My ELT library (part 1)
I’d thought about publishing a list of ELT books I usually recommend to teachers I work with, but I’d never really got to doing it. There are lots of ELT lists of books for teachers on Amazon and other sites that I thought it wouldn’t be exactly helpful. However, after a very brief exchange of tweets with @thieddu and some talks with teachers I know and who have participated in training sessions, I decided it wouldn’t hurt to mention some of the books. This is not meant to be a comprehensive list, and I do believe some readers can actually contribute a book or two.
I’ll start this series with some methodology books.
1. If you’ve been looking for a place to start, and have got little experience or reading, I’d suggest “How to Teach English“, by Jeremy Harmer. The book will cover the basics of teaching and learning, including suggestions for teaching the different skills. It’s also a nice book for teacher trainers depending on the level of your trainees. The Task files a the end of the book give you some food for thought during your training sessions.
2. If you’d like to learn a bit more about the different approaches and methods throughout the history of ELT, I recommend you check “Approaches and Methods in Language Teaching“, by Jack C. Richards and Theodore S. Rodgers. I highly recommend the first few chapters where the authors discuss some key concepts any language teacher should think about – theory of language, theory of language learning, approach, method, design, and procedure.
3. No methodology library would be complete without H. Douglas Brown’s “Teaching by Principles“. The book contains a wealth of information on many different issues in the field of ELT, and it also leads you to a way forward. In addition, the questions for discussions at the end of each chapter are insightful.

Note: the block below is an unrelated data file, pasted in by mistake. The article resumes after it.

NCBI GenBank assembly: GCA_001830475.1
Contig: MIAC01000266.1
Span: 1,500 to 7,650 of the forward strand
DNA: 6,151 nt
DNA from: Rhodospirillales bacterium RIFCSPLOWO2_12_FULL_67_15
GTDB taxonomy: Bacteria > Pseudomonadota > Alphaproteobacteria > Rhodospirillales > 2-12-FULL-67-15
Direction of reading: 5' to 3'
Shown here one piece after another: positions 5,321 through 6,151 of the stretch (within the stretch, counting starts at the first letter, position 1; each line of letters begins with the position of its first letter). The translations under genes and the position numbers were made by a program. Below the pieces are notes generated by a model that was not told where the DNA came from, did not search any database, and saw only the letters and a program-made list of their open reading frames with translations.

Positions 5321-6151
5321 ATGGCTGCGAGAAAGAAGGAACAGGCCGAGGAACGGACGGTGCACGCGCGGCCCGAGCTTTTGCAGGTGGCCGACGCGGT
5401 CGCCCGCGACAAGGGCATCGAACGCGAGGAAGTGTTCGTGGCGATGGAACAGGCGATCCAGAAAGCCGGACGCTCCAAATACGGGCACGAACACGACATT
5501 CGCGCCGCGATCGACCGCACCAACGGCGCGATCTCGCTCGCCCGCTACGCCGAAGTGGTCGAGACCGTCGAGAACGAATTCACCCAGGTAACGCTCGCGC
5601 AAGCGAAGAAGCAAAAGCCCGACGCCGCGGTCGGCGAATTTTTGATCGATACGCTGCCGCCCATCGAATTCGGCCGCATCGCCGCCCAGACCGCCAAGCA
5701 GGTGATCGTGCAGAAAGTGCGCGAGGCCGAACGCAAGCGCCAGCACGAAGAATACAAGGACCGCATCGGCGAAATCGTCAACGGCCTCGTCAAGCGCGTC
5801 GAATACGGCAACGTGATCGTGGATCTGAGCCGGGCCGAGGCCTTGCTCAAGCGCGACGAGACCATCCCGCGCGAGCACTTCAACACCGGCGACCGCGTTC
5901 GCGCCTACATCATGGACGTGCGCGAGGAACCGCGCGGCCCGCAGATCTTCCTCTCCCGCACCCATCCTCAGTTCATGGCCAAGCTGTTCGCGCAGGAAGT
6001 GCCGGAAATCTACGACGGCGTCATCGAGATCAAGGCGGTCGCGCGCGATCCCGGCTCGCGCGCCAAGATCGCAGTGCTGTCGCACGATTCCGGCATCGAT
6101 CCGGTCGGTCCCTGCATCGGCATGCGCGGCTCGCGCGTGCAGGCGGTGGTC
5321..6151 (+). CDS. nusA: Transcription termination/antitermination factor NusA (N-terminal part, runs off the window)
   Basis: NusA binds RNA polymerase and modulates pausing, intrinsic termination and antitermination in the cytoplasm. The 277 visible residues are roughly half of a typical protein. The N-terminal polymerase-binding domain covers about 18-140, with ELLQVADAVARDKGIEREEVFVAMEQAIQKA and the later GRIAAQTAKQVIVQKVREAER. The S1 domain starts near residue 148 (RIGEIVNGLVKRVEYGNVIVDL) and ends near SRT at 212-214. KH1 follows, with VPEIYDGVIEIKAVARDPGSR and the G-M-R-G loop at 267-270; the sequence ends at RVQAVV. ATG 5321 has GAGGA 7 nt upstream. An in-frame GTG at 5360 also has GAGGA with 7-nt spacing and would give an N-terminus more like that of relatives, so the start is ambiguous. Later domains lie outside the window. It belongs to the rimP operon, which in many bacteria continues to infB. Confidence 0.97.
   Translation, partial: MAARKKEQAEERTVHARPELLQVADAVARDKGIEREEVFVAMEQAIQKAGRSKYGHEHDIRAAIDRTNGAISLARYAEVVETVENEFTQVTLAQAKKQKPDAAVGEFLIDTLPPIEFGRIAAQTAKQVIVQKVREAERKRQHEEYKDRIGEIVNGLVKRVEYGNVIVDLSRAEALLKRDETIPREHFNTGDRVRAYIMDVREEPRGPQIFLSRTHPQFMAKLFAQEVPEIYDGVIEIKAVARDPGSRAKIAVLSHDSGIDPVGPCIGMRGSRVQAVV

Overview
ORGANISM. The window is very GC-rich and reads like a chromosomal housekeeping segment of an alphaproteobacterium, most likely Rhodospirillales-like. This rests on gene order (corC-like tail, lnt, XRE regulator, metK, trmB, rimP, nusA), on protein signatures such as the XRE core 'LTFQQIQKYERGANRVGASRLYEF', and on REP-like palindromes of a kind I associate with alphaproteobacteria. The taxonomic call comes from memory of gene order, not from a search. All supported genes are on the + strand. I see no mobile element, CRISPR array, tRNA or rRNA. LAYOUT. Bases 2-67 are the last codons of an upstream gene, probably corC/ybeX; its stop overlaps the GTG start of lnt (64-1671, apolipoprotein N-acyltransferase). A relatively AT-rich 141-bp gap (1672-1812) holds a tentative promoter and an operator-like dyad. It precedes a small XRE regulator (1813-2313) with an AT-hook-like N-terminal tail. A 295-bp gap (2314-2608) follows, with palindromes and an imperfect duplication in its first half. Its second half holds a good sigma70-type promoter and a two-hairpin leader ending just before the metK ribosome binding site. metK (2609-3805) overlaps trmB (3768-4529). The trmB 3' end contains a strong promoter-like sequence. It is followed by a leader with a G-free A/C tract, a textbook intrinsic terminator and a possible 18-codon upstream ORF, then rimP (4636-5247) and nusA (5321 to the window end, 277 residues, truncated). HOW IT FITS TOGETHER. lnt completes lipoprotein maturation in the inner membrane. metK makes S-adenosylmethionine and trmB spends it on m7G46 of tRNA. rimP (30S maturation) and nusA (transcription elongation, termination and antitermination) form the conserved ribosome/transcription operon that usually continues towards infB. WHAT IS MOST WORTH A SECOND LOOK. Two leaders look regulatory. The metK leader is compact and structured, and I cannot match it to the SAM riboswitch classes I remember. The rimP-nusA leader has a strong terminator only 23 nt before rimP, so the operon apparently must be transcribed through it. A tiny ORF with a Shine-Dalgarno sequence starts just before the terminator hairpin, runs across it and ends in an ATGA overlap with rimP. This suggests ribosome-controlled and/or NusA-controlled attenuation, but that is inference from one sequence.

4. Another useful book for teacher trainers and teachers interested in learning more about their profession and grow as teachers is Penny Ur’s “A course in Language Teaching“. It also has good questions that will lead to discovery instead of merely showing the way.
5. If you’ve read the first book of this list, or maybe if you’re more experienced and read, Jeremy Harmer’s “The Practice of English Language Teaching” is a good choice. Harmer expands on the topics introduced in his “How to Teach English”, which make the book much more thorough. The videos of recorded classes in the new edition are a great addition to the book.
6. The last book in this post is David Nunan’s “Second Language Teaching & Learning“. Not only does Nunan provide his readers with practical examples, but there are also questions and tasks to be discussed in training courses. One thing that called my attention was the concept maps present at the end of each chapter.
Which books would you add to or remove from the list? I know there are two other books I’d add to the list, but one of them I haven’t read in its entirety yet (yes, shame on me – it’s Jim Scrivener’s “Learning Teaching“) and the other one I still couldn’t get hold of a copy in Brazil (Luke Medding’s and Scott Thornbury’s “Teaching Unplugged“). Nevertheless, these books would “close” the list.
I hope you find this first list useful. Feel free to criticise it. I’ll be continuing this series with books on other areas of ELT soon.